From the August 24, 2008 Sunday Times (London)
August 26, 2008
by Irwin Stelzer
Pity your poor correspondent. While you are reading this I am working my way through Denver airport — on the very day that thousands of Democrats are descending on this mile-high city to attend their convention (party conference) and crown the media’s adored Barack Obama as their man to take on John McCain in the fight for the White House.
Some are in an ebullient mood, others are in need of what Hillary Clinton calls “catharsis”. They are her defeated troops, sullen not only because they lost, but because they are convinced the media and the structure of the primary system tilted the playing field unfairly against their candidate. Hell hath no fury like a Clinton — or Clinton supporter — scorned, so some of Hillary’s troops say they will sit out the election battle.
To dissuade the Clintonites from a course of action that could tip the election to McCain, Obama caved in and agreed to allow Clinton’s name to be placed in nomination at the convention, gave her a prime-time speaking slot, and put icing on the cake by giving her husband another prime spot on the following night, leaving Joe Biden, the poor vice-presidential nominee, with the unenviable chore of following that showman.
We now know what Obama has in store for the American economy. Let’s start with energy. His is the traditional Democratic tilt in favour of renewables, ethanol and conservation. But with the polls showing that more than 70% of Americans favour opening offshore America and federal lands to drilling, Obama panicked. He now says he will go along with a comprehensive deal that includes new taxes on oil companies in return for a relaxation of restrictions on offshore drilling, so long as it is done in an environmentally sensitive way, which means that there will be no offshore drilling. Environmental groups, armed with a cadre of lawyers skilled at drawing out procedures for granting drilling permits, can stall development at least for a decade.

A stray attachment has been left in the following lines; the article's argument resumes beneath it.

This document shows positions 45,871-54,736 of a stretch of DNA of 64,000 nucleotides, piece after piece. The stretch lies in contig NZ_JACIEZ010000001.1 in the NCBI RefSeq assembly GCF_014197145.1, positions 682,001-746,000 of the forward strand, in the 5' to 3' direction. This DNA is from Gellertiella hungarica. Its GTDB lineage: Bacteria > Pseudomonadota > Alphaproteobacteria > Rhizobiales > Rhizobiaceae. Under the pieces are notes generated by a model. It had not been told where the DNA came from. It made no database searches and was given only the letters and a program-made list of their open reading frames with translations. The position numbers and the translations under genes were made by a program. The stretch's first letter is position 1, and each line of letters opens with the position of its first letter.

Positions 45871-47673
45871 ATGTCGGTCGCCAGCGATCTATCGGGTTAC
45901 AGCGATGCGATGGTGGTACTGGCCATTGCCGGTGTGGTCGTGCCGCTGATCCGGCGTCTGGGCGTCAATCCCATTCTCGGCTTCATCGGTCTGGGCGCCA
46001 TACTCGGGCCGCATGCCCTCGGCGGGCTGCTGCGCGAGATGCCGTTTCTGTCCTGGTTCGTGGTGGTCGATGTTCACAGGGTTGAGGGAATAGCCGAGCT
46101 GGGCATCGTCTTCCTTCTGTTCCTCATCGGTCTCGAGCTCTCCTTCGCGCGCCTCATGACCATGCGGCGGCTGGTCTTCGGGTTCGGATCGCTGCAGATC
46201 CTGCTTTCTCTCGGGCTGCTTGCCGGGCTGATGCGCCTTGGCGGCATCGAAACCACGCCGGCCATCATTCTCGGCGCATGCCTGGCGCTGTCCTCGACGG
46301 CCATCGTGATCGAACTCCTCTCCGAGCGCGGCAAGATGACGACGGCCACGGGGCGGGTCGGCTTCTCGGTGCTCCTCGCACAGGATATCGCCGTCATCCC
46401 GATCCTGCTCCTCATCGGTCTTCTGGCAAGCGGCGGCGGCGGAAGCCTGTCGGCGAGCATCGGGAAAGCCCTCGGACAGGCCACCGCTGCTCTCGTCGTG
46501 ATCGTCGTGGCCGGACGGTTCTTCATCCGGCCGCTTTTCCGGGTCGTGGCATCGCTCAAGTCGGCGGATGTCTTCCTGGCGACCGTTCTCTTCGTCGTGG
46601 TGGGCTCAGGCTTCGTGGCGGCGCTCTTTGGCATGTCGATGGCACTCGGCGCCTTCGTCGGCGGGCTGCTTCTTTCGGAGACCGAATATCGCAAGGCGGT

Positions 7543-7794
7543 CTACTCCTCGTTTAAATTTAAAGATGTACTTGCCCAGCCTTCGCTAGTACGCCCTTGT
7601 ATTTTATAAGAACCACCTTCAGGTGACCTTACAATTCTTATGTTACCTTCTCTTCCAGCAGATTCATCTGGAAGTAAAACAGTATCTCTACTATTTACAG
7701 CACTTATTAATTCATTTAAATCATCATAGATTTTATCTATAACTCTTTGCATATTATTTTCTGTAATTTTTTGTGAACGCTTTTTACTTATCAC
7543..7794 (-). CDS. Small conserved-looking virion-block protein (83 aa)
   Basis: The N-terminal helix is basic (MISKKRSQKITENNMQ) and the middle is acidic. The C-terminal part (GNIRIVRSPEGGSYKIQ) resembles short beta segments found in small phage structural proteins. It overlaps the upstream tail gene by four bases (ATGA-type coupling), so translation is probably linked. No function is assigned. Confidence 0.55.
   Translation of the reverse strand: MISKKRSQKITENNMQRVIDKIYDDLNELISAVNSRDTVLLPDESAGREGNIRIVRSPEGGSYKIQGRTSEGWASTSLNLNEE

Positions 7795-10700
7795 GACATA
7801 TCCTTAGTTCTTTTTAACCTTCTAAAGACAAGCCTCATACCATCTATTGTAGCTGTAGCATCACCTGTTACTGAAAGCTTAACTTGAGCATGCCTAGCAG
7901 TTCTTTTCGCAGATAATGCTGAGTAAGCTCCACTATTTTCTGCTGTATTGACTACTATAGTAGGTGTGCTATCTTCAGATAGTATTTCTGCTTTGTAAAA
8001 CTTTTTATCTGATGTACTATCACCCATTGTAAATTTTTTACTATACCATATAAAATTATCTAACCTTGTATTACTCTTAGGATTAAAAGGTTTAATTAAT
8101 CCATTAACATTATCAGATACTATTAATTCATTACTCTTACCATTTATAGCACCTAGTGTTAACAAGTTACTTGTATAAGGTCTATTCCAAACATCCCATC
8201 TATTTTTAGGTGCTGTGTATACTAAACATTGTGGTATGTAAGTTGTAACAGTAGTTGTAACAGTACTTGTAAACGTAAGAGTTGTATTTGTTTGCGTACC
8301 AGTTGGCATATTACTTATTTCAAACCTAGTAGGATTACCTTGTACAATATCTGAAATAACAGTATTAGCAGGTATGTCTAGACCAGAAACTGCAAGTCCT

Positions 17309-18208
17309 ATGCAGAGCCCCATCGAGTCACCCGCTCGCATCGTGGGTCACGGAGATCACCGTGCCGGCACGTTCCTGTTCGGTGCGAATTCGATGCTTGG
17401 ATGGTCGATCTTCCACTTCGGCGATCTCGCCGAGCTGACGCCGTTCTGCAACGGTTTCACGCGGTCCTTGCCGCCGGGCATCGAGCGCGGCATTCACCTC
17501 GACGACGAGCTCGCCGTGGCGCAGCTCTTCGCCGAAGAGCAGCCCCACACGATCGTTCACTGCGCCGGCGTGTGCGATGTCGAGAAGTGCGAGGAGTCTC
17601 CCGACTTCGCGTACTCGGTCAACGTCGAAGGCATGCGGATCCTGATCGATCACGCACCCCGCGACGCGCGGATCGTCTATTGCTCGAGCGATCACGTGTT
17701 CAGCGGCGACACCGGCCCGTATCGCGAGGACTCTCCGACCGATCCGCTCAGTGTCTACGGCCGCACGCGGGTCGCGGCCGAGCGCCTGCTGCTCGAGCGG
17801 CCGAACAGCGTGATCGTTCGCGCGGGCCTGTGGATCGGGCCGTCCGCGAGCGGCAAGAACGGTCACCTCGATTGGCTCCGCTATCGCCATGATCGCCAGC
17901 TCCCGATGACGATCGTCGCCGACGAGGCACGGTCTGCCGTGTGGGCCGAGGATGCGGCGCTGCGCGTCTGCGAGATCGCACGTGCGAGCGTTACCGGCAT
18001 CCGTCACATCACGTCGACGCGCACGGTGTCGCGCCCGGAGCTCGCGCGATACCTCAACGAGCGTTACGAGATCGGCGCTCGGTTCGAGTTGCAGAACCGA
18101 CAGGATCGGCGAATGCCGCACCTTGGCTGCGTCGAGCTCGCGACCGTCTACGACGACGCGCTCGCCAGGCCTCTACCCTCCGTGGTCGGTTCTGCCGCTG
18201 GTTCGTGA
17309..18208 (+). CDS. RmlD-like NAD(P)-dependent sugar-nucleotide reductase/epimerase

As for nuclear, Obama says he does not oppose building new plants so long as the waste-disposal problem is solved. Which he makes sure it will not be by opposing the opening of the Yucca Mountain nuclear waste repository in Nevada. All in all, Obama’s plan to get America off foreign oil in 10 years is no plan at all. Solar, wind and corn are no match for Saudi oil when moms fill their tanks en route to picking up the kids at school.
More likely to become reality are Obama’s plans to radically alter the nation’s tax structure. He wants to satisfy two constituencies. The first is the broad middle class, which he defines as families earning less than $250,000 a year, and individuals earning less than $200,000. The second is the business community, whose leaders are a source of funds, a flow of economic information, and whose support reassures voters that a candidate, especially one from the left-leaning Democratic party, is not likely to lay rough hands on the American economy.
To satisfy the first constituency Obama plans to redistribute wealth from the “rich” to the middle class. The top tax rate will go from 36% to 39.5%. Tax rates on dividends and capital gains will rise from 15% to 20% on individuals who are making more than $200,000 a year and on families earning more than $250,000, and 10 years hence payroll taxes on earnings above $250,000 will rise significantly. The estate tax would rise to 45% on estates that are valued at more than $7m per couple.